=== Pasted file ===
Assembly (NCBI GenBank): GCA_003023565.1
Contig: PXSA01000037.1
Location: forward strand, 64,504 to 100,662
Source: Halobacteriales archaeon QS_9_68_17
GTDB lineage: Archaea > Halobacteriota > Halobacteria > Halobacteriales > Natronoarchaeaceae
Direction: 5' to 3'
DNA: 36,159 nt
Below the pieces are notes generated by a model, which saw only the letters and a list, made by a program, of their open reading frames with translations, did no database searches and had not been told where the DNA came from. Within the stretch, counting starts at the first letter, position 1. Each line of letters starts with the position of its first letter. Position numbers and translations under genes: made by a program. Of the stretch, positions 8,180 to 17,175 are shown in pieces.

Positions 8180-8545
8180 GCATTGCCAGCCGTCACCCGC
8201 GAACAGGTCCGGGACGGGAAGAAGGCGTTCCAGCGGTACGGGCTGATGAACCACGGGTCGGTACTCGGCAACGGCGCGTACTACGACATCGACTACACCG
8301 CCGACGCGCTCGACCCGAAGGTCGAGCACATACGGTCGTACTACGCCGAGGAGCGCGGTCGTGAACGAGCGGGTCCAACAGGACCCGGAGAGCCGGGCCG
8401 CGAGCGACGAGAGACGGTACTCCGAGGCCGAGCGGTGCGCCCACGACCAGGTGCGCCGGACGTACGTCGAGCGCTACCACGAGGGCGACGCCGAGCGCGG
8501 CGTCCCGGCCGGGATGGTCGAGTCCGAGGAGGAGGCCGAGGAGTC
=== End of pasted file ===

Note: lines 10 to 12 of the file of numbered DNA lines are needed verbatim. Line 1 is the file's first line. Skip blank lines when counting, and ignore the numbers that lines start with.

8180 GCATTGCCAGCCGTCACCCGC
8201 GAACAGGTCCGGGACGGGAAGAAGGCGTTCCAGCGGTACGGGCTGATGAACCACGGGTCGGTACTCGGCAACGGCGCGTACTACGACATCGACTACACCG
8301 CCGACGCGCTCGACCCGAAGGTCGAGCACATACGGTCGTACTACGCCGAGGAGCGCGGTCGTGAACGAGCGGGTCCAACAGGACCCGGAGAGCCGGGCCG